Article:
JOURNALEN SYKEPLEIEN. 1993 Aug 10; 81(12):19.The experience of working in a project of the Pentecostal Friends' outer mission funded by NORAD among Indians in Canindeyu, Paraguay, is recounted. There was no clinic, but medical consultations were performed at schools or at the homes of the Indians. Much of the time was spent on preventive work and the teaching of health care. Most people in the forests had never met a doctor, and one had to diagnose and treat according to one's best abilities. The people knew a lot of medicinal plants, yet they were fascinated by modern drugs. The objective was to find local health care workers who could understand and retain health education. The pattern of sickness was different from that found in Norway. Sometimes children did not have an appetite, but mostly they were anemic and infested with intestinal worms. Recurring problems had to do with washing babies and general hygiene. It was difficult to teach about hygiene when the watering hole was 1-2 km away, the only possessions were a kettle, and no plates, blankets or pencils were available. Pregnancy care was another problem. Indian women had a natural concept of pregnancy and birth, and they were not particularly concerned about the exact time. They did not like to travel to give birth; most got help from a relative or friend who had some experience and knew that she had to wash her hands thoroughly for this proceeding. Some women wanted to give birth at a specialized clinic, but they did not know which one to travel to. Children got tetanus vaccinations because of the frequency of tetanus among the newborn. When a patient was hospitalized in an acute situation, transportation had to be secured and the necessary drugs for treatment also provided, because the Indians had little opportunity to get them. Whenever an infusion bag was needed, it was also advisable to procure that in order to be able to proceed quickly with the treatment. It was difficult to travel in the rain, even when the distance was not far. It has also happened that fences without gates blocked the roads because the owner did not want traffic through his forest or fields. The bicycle and medical bag had to be lifted over the fence, which was especially difficult when a heavy tropical storm was gathering.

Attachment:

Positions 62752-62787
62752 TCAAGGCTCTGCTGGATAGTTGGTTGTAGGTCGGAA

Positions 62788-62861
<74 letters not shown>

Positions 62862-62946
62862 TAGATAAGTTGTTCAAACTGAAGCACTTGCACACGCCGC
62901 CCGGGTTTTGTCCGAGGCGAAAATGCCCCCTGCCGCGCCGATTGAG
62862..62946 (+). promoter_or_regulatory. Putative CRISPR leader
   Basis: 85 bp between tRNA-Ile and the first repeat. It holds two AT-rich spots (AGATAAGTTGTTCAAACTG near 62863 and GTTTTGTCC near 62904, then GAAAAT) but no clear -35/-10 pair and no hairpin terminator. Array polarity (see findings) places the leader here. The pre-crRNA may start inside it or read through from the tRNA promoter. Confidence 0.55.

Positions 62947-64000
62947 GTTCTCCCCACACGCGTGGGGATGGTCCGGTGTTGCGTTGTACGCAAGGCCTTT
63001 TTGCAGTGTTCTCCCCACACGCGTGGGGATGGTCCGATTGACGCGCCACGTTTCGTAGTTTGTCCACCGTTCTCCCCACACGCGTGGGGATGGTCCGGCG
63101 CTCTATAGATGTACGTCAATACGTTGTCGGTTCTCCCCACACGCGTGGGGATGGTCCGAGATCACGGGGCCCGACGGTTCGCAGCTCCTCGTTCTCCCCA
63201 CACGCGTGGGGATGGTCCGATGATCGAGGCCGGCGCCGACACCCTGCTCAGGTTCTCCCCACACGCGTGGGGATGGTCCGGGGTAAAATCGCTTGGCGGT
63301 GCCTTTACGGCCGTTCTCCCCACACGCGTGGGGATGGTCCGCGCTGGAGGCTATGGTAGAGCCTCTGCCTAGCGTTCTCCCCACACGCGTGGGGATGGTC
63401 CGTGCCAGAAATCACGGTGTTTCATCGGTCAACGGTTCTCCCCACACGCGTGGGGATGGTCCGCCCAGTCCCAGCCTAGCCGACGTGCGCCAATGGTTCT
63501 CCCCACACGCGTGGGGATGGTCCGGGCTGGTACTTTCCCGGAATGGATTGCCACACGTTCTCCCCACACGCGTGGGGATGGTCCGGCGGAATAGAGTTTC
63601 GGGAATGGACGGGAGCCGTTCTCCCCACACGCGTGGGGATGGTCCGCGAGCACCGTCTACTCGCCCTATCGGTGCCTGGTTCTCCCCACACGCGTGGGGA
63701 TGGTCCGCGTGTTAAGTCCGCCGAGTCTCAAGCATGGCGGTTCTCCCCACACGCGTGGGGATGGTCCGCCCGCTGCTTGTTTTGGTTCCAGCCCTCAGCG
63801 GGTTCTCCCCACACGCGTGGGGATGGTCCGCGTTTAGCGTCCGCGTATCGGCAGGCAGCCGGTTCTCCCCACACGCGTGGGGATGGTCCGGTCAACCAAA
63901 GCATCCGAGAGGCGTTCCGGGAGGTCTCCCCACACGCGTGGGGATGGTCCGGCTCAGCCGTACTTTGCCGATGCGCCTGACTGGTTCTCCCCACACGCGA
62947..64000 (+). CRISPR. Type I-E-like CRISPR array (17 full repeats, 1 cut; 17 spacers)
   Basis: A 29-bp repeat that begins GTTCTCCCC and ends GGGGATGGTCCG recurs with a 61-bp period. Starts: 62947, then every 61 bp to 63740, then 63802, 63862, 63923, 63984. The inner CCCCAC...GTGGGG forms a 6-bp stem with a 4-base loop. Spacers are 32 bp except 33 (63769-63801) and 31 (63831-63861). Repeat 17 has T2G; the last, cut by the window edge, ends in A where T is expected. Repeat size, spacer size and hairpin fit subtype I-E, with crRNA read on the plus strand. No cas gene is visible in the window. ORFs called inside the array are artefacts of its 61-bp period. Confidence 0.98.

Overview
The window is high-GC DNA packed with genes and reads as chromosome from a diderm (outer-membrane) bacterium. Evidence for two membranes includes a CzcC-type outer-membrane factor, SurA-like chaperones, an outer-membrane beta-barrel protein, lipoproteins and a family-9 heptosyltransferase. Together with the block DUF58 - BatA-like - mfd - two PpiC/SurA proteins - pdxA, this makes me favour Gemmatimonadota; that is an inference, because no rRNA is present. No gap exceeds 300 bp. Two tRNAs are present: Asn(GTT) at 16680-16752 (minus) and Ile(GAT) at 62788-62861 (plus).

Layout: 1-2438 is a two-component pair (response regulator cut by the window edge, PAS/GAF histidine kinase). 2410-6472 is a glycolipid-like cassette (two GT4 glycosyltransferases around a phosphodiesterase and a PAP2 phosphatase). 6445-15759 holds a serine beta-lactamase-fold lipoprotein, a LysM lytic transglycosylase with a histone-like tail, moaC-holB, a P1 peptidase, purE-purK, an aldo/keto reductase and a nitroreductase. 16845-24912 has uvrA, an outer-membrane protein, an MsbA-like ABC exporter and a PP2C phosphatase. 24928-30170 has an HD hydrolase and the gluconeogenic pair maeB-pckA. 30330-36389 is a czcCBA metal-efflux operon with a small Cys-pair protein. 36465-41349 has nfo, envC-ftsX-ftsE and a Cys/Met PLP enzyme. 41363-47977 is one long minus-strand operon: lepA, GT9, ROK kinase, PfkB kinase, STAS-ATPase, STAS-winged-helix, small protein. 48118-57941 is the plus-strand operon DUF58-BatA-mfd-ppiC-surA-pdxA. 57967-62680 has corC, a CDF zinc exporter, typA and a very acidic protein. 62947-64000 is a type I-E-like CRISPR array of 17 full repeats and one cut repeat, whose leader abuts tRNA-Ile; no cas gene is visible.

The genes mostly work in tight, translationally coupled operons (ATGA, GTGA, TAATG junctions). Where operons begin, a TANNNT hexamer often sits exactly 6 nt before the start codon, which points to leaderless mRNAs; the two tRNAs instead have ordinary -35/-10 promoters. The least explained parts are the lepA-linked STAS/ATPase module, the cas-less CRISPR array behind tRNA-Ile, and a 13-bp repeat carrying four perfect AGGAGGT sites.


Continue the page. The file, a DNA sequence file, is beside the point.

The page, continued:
Grass roots, herbs, promoters and preventions: a reevaluation of contemporary international health care planning. The Bolivian case.
Social Science and Medicine. 1983; 17(17):1281-9.In evaluating a United States Agency for International Development (USAID) project in Bolivia, the author argues that the program unwittingly contributed to the situation that created Bolivia's political problems. A 5-year pilot project which covered 39 villages and colonies in the Montero district in the state of Santa Cruz began in 1975 and was completed in 1980. In 1980 the project was "deobligated" when all but essential economic aid to Bolivia was halted following a political coup. The pilot project was based on 1) community participation through health care; 2) a referral system from health post of the promotor to the center with an auxiliary nurse midwife, to secondary and tertiary care in hospitals by physicians; 3) an emphasis on preventive medicine; and 4) the use of traditional medicine along with other therapy by the promotor. Although these concepts sound appropriate, they are in fact derived from contemporary thought in advanced industrial societies. The assumptions about social reality that are inherent in these plans actually misconstrue Bolivian society. The unintended consequences of the project actually diminish rural health care. A difference between the Western health planner's conception and the Bolivian conception--of community, of effective referral systems, of preventive and indigenous medicines--can have the effect of producing a health care program that has little resemblance to what was originally intended. The Bolivian elite actually manipulated the USAID health care programs through hegemony in the villages. The Jeffersonian concept of community is not applicable in Bolivia where resources are only exchanged through personal contacts. In villages of multiple class or ethnic groups or both or in villages with close ties or histories of ties with larger, more cosmopolitan groups, multiple different interests exist. These work against each other to prevent the very cooperation envisioned by the health care programs. The author suggests that developed countries should consider native ideologies, native social relations, and indigenous medicine more sensitively in design.